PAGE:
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Wednesday, November 2, 2016

Dangers of Porn: Famed liberal novelist visited porn sets: what he saw left him in disbelief

Dangers of Porn: Famed liberal novelist visited porn sets: what he saw left him in disbelief 

Jonathon van Maren

Warning: Sensitive Material

The assertion was a rather bold one: Pornography, the famed British novelist Martin Amis told his interviewer, was going to “change human nature.”

Jacob Weisberg of Slate.com was somewhat incredulous. “It’s quite a claim—that this is going to change human nature in some way?”
Amis was brusque and firm. “Oh, I think it will.” Like most men, he explained, he has very little resistance to pornography, the impact of which he thinks is “incalculable, and will change the nature of sexuality from here on. One suspects that any child old enough to walk will within a few months have access to it. I think it’s a great attack on innocence, and I know from personal conversations with my children that pornography determines the style of the whole operation. And since that form is…misogynistic, I can’t believe that’s a good thing.” Pornography is “widening the chasm between sex and love,” Amis informed a sceptical-looking Weisberg. “Pornography must set itself against significance in sex.”


Amis is more correct than he himself probably realizes. Pornography is reshaping sexuality, as detailed in Dr. Norman Doidge’s fascinating work on the neuroplasticity of the brain. Children are accessing pornography younger and younger—the average age of first exposure is now nine—and it is serving as their sex education. That is why, in later years, pornography will often determine the nature of their sexual interactions, as Amis’s own children have told him. And of course, pornography is horrifyingly misogynistic, much more so than it was when Amis was young.
“I shudder to think what my girls have certainly seen,” Amis wrote. “The effect of pornography on sexual praxis—how does it bleed into that, I’m sure it does, I know it does. ... Why does every sexual act end with something girls hate?”
It is interesting that Martin Amis, predominantly well known for being the son of novelist Kingsley Amis, his own novels (for which he has twice been listed for the Booker Prize), and his close relationship with the late essayist Christopher Hitchens, has such a strong opinion on pornography considering his age: He is 67 years old. Amis is also known for both speaking and writing about what he considers to be the essential nature of the Sexual Revolution, and the human misery that preceded it. Despite that, he is overtly hostile to pornography.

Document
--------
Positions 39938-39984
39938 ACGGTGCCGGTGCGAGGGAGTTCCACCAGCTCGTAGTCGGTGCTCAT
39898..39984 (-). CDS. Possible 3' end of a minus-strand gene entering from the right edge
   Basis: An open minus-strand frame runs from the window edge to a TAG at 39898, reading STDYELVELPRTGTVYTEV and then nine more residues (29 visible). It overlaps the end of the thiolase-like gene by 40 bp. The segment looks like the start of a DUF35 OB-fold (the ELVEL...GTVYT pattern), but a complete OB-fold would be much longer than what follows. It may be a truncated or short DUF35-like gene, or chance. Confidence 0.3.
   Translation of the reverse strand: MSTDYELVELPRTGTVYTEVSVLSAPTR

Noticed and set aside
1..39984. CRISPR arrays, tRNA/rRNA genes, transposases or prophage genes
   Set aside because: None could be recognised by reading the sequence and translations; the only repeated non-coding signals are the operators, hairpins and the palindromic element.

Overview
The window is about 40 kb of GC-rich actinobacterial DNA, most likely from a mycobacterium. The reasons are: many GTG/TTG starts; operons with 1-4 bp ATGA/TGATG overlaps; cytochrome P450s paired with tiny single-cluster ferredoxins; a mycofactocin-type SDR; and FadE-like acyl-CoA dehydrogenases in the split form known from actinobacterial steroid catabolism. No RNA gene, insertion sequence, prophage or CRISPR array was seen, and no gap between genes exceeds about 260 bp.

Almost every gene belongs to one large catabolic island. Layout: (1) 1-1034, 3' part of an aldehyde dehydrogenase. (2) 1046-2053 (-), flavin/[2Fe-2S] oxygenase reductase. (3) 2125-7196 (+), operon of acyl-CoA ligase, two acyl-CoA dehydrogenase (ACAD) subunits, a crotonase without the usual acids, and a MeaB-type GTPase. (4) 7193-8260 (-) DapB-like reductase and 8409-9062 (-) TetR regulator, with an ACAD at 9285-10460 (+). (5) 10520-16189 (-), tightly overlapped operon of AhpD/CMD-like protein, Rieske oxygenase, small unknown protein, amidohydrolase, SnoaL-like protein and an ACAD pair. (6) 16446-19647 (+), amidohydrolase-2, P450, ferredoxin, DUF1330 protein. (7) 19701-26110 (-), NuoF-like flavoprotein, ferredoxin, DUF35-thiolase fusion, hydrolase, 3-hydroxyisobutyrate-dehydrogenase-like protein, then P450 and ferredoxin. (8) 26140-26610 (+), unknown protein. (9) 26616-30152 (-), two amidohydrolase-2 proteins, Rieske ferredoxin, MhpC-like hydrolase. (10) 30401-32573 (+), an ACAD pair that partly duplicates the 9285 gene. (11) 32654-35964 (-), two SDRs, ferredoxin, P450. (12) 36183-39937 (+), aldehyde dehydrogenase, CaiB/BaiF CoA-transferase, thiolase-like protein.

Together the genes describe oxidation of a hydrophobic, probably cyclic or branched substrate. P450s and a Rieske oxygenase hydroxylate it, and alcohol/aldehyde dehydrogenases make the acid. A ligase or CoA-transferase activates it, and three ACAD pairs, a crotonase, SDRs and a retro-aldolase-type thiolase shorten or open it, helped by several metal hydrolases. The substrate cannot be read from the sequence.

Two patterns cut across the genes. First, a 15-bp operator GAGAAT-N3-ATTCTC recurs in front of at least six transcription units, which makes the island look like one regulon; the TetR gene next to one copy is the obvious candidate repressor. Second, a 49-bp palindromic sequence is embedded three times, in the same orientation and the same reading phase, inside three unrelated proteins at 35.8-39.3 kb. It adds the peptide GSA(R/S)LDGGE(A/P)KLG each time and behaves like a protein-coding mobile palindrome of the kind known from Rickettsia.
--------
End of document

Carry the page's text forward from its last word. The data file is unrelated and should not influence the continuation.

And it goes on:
Amis’s hatred for pornography seems to have begun when he traveled to several porn sets in 2001 to interview members of the industry and report on what was going on behind the scenes. He was shocked by what he saw. “Features porno is much, much dirtier than it used to be,” he wrote. “But Gonzo porn is gonzo: way out there. The new element is violence.”


Gonzo, ten years later, is now mainstream porn—and as one porn producer put it: “The future of American porn is pain.” Amis met this ugly reality face to face. “Some girls are used in nine months or a year,” one producer told him. “An 18-year-old, sweet young thing, signs with an agency, makes five films in her first week. Five directors, five actors, five times five: she gets phone calls. A hundred movies in four months. She’s not a fresh face any more. He price slips and she stops getting phone calls. Then it’s, ‘Okay, will you do anal? Will you do gangbangs?’ Then they’re used up. They can’t even get a phone call. The market forces of this industry use them up.”
“Using them up” seems like a good way to put it, and cuts to the heart of the problem. People are meant to be loved—things are meant to be used. But that’s not the way porn works. Amis describes speaking to Regan Star, who told him what being on a porn set was like:
“I got the S*** kicked out of me,” she said. “I was told before the video—and they said this very proudly, mind you—that in this line of work most of the girls start crying because they’re hurting so bad…I couldn’t breathe. I was being hit and choked. I was really upset, and they didn’t stop. They kept filming. You can hear me say, “Turn the…camera off,” and they kept going.”
It is scenes like this, Amis writes, that make his first instinct one of protectiveness. The girls in porn, he noted with disgust, are just girls—and one of them told him bluntly what they needed to survive in porn: “You need damage in your past.” America is gobbling these girls up like the products they’re presented as, and no one cares about the fact that eventually, they get “used up.”